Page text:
Genre Grandeur – Die Hard (1988) – Encore Review 8 – MovieRob

For this month’s next review for Genre Grandeur – L.A. Films, here’s a review of Die Hard (1988) by me.

Thanks again to Amanda of Hollywood Consumer for choosing this month’s genre.

Next month’s genre has been chosen by David of Blueprint Review and we will be reviewing our favorite Hong Kong Martial Arts Movies.

Please get me your submissions by the 25th of Nov by sending them to

Try to think out of the box! Great choice David!

Let’s see what I thought of this movie:


“The man is hurting! He is alone, tired, and he hasn’t seen diddly-squat from anybody down here. Now you’re gonna stand there and tell me that he’s gonna give a damn about what you do to him, *if* he makes it out of there alive? Why don’t you wake up and smell what you shoveling?” – Sgt. Al Powell

Number of Times Seen – Seriously too many to count (Video, Cable, 13 Oct 1992, DVD, 4 May 2000, Jan 2012, 24 Nov 2013, 30 Nov 2014, 4 Nov 2015, 11 Nov 2015, 13 Jul 2017, 3 Dec 2017, 30 Jul 2018 and 2 Apr 2019 and 29 Oct 2019)

Link to original reviewHere Here Here Here Here, Here, Here and Here

Brief Synopsis – An off duty New York cop travels to L.A. to spend Christmas with his family but never expected to be trapped in a high rise office building when terrorist take it over.

My Take on it – When Amanda chose this genre for this months theme, I knew right away that this film would be among my choices.

I’ve seen this movie so many times that I lost count years ago.

It is one of the films that I’ve seen the most in my life and still enjoy it immensely whenever I watch it.

This is an amazing film that works on so many different levels.

The story does a great job showing the contrast between the two sides of America in so many aspects but most importantly how cops in New York and Cops in LA work very differently.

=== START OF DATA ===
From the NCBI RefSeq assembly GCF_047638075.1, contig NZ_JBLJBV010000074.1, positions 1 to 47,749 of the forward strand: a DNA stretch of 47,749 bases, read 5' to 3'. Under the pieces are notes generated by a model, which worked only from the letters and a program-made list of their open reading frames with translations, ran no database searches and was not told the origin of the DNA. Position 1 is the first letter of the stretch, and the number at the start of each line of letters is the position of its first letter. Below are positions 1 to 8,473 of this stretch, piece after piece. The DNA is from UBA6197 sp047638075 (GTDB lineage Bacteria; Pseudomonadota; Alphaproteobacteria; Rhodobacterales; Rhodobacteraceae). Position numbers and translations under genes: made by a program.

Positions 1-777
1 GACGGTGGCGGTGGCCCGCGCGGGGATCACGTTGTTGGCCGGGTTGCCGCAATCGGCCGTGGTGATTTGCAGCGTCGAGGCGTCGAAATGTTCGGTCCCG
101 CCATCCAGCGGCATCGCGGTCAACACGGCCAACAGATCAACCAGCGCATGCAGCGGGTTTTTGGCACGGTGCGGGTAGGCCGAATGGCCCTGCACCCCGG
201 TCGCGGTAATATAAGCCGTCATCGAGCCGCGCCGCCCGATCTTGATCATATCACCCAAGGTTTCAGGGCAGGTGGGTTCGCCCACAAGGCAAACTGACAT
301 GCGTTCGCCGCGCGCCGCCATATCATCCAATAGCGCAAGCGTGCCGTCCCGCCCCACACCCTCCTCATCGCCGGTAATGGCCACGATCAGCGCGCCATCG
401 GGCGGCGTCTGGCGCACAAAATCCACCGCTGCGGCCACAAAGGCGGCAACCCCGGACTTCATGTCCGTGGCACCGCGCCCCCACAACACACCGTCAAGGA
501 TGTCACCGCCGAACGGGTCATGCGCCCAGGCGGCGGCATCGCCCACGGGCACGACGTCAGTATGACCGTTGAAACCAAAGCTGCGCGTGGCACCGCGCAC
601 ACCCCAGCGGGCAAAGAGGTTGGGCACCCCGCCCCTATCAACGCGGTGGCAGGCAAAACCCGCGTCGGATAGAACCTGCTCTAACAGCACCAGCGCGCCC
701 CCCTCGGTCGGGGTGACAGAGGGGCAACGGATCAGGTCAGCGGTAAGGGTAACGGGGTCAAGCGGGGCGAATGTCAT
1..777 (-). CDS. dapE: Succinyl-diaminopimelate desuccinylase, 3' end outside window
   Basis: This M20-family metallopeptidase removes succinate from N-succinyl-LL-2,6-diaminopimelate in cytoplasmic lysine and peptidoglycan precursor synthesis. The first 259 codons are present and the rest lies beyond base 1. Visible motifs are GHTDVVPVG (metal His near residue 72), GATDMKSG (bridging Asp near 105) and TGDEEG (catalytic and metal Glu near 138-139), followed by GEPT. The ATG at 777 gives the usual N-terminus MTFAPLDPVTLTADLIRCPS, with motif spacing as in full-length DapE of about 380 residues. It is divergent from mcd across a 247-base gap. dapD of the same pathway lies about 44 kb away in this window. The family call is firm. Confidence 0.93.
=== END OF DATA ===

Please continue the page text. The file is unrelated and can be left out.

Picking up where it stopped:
Bruce Willis is superb in this film and his performance is so powerful that it helped make this movie spawn an entirely new film genre that has been copied so many times over the 30 years since its inception.

The story is paced really well and moves along at lightning speed as the story gets more and more tense along the way.

This film gets so much right and draws in the viewer quite close throughout.

Their attention to small details helps make this even more enjoyable to watch because there is so much to take it even when it might seem as if things are extraneous.

Alan Rickman is also superb in this film which was his screen debut.

He is able to play a villain who can be so likeable no matter what despicable acts he commits along the way.

The script is written really well and they leave things open to a point where it’s quite easy to throw in a bunch of twists, turns and surprises along the way that help enhance the story and make this so much fun to watch unfold.

Bottom Line – Amazing film that works on so many levels. They do an amazing job showing the various differences between the way things are done on the two contrasting sides of the country. Willis is superb in this movie and is able to create a whole new genre of film by the success of his performance here. The story moves along at an amazing pace and they get so much right here even down to minute details. Rickman is also excellent in his screen debut as a sophisticated bad guy who is able to be maniacal without the need for the audience to hate him. The script is superbly written in a way that leaves the story open for some thrilling surprises along the way. Highly Highly Recommended!

MovieRob’s Favorite Trivia – At the suggestion of director John McTiernan, Ludwig van Beethoven’s Ode to Joy (Ninth Symphony, Fourth Movement) is the musical theme of the terrorists. Hans Gruber, the terrorist leader, even hums it at one point in the movie (while he is on the elevator with Mr. Takagi). Film composer Michael Kamen at first thought it was a “sacrilege” to use Beethoven in an action movie, telling McTiernan: “I will make mincemeat out of Wagner or Strauss for you, but why Beethoven?” McTiernan replied that Ode to Joy had been the theme of the ultra-violence in Stanley Kubrick’s A Clockwork Orange (1971). Kamen, a Kubrick fan, then agreed. (From IMDB)

Rating – Oscar Worthy (10/10) (no change from original review)


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10 thoughts on “Genre Grandeur – Die Hard (1988) – Encore Review 8 – MovieRob

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